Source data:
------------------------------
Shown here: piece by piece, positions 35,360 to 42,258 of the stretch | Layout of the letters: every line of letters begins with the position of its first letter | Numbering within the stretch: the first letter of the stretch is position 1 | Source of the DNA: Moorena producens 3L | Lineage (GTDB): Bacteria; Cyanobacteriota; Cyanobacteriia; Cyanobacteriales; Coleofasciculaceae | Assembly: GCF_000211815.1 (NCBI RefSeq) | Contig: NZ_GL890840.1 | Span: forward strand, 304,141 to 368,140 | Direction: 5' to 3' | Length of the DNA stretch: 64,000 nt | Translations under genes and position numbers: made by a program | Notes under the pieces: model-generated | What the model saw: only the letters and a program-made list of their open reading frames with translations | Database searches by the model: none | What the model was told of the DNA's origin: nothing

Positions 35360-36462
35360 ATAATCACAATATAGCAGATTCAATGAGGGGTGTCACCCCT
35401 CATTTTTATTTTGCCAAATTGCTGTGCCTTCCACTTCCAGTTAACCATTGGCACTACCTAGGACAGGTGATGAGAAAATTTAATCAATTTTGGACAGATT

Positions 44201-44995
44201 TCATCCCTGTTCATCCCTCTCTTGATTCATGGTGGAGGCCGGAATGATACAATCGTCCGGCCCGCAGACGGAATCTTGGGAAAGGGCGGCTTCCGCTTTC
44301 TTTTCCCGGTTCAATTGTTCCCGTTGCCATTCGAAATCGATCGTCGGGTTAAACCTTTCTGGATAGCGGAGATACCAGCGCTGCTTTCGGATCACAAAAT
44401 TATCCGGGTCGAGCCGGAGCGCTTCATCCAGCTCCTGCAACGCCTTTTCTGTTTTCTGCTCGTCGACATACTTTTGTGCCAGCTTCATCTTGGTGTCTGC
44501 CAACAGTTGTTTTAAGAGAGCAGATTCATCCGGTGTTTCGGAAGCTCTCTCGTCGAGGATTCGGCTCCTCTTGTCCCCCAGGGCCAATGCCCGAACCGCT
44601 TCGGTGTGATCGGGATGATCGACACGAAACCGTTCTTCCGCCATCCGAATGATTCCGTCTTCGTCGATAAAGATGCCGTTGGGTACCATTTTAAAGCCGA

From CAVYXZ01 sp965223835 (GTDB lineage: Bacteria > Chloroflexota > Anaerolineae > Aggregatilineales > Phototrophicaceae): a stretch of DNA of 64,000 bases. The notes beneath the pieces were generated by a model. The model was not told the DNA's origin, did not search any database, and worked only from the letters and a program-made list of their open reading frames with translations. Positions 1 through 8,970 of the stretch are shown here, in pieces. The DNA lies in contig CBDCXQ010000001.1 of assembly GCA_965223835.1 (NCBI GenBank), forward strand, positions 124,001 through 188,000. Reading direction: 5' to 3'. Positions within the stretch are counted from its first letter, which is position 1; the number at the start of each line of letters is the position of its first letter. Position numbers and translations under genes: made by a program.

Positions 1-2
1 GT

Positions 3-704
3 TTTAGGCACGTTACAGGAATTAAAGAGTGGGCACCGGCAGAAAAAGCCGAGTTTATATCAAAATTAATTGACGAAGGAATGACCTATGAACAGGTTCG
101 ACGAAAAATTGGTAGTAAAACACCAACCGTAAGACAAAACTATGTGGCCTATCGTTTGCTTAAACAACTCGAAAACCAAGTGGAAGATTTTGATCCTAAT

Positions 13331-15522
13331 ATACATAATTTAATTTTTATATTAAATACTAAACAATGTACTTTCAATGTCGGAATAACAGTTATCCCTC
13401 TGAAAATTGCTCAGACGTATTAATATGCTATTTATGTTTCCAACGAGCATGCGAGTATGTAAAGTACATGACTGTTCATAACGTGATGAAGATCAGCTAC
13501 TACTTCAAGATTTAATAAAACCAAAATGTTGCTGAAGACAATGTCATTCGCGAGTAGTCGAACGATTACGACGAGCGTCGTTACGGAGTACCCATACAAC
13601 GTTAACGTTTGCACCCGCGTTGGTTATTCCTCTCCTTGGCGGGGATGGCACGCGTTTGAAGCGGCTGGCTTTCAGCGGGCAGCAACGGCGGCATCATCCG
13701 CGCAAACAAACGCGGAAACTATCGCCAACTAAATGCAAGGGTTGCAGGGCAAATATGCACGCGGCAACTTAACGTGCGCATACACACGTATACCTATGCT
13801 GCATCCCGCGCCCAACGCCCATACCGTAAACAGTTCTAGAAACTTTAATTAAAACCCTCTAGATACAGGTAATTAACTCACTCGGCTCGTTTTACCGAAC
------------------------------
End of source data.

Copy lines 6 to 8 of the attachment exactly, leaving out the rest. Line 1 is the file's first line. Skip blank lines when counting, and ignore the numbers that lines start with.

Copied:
44201 TCATCCCTGTTCATCCCTCTCTTGATTCATGGTGGAGGCCGGAATGATACAATCGTCCGGCCCGCAGACGGAATCTTGGGAAAGGGCGGCTTCCGCTTTC
44301 TTTTCCCGGTTCAATTGTTCCCGTTGCCATTCGAAATCGATCGTCGGGTTAAACCTTTCTGGATAGCGGAGATACCAGCGCTGCTTTCGGATCACAAAAT
44401 TATCCGGGTCGAGCCGGAGCGCTTCATCCAGCTCCTGCAACGCCTTTTCTGTTTTCTGCTCGTCGACATACTTTTGTGCCAGCTTCATCTTGGTGTCTGC